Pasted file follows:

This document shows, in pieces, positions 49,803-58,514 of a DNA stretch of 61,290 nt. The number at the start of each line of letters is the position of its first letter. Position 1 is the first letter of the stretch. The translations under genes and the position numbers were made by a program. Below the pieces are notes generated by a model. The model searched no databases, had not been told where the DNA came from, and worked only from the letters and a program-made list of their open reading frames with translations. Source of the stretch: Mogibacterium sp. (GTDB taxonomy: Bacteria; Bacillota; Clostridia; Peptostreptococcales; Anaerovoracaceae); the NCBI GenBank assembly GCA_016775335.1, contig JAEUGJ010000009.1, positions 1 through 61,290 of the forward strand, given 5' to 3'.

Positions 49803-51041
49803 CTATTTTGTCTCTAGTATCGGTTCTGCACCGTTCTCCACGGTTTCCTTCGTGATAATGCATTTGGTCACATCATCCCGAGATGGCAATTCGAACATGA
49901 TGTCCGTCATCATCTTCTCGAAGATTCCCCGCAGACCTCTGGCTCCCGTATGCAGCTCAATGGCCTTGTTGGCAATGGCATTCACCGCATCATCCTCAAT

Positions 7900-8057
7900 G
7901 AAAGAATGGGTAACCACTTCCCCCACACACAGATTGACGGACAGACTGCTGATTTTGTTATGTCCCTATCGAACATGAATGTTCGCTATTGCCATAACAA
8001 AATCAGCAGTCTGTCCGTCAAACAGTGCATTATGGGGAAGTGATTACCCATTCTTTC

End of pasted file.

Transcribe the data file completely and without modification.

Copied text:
This document shows, in pieces, positions 49,803-58,514 of a DNA stretch of 61,290 nt. The number at the start of each line of letters is the position of its first letter. Position 1 is the first letter of the stretch. The translations under genes and the position numbers were made by a program. Below the pieces are notes generated by a model. The model searched no databases, had not been told where the DNA came from, and worked only from the letters and a program-made list of their open reading frames with translations. Source of the stretch: Mogibacterium sp. (GTDB taxonomy: Bacteria; Bacillota; Clostridia; Peptostreptococcales; Anaerovoracaceae); the NCBI GenBank assembly GCA_016775335.1, contig JAEUGJ010000009.1, positions 1 through 61,290 of the forward strand, given 5' to 3'.

Positions 49803-51041
49803 CTATTTTGTCTCTAGTATCGGTTCTGCACCGTTCTCCACGGTTTCCTTCGTGATAATGCATTTGGTCACATCATCCCGAGATGGCAATTCGAACATGA
49901 TGTCCGTCATCATCTTCTCGAAGATTCCCCGCAGACCTCTGGCTCCCGTATGCAGCTCAATGGCCTTGTTGGCAATGGCATTCACCGCATCATCCTCAAT

Positions 7900-8057
7900 G
7901 AAAGAATGGGTAACCACTTCCCCCACACACAGATTGACGGACAGACTGCTGATTTTGTTATGTCCCTATCGAACATGAATGTTCGCTATTGCCATAACAA
8001 AATCAGCAGTCTGTCCGTCAAACAGTGCATTATGGGGAAGTGATTACCCATTCTTTC